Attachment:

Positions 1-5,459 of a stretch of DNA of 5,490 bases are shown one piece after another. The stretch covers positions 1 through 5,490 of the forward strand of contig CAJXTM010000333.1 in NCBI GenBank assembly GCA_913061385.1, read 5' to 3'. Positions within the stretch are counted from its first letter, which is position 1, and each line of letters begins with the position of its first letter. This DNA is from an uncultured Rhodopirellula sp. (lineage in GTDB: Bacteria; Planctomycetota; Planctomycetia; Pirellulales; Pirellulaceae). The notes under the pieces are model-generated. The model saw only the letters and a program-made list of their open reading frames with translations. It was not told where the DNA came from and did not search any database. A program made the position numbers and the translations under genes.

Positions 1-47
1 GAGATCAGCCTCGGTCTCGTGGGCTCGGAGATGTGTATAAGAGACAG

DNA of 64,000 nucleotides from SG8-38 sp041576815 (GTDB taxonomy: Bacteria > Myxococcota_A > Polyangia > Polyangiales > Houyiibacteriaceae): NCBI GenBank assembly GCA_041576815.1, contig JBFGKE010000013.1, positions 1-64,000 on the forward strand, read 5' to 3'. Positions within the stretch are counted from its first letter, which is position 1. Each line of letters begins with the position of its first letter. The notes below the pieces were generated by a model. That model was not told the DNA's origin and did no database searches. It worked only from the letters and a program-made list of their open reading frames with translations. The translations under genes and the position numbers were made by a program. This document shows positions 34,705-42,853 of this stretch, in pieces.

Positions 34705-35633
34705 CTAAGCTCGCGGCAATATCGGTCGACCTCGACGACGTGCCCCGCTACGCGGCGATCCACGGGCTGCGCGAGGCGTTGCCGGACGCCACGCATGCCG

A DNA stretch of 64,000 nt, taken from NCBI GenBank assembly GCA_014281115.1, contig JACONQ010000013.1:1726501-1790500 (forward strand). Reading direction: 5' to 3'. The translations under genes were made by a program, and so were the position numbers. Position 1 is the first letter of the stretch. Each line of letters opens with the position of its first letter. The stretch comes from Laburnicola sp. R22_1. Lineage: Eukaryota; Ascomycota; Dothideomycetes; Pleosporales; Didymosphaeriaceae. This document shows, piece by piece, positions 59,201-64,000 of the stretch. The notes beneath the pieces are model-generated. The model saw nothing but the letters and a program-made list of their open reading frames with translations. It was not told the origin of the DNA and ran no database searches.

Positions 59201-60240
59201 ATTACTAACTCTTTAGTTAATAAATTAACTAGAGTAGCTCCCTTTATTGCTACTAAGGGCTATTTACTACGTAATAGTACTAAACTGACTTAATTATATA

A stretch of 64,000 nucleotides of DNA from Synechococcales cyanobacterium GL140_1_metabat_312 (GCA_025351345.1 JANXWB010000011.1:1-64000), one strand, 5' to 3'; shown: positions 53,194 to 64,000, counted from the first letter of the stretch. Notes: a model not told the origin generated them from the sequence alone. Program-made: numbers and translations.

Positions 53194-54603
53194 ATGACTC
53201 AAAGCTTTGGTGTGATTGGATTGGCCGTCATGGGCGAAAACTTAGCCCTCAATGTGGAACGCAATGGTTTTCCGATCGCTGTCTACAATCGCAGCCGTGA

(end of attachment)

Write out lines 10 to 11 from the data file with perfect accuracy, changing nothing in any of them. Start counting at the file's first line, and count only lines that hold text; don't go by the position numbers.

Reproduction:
A stretch of 64,000 nucleotides of DNA from Synechococcales cyanobacterium GL140_1_metabat_312 (GCA_025351345.1 JANXWB010000011.1:1-64000), one strand, 5' to 3'; shown: positions 53,194 to 64,000, counted from the first letter of the stretch. Notes: a model not told the origin generated them from the sequence alone. Program-made: numbers and translations.

Positions 53194-54603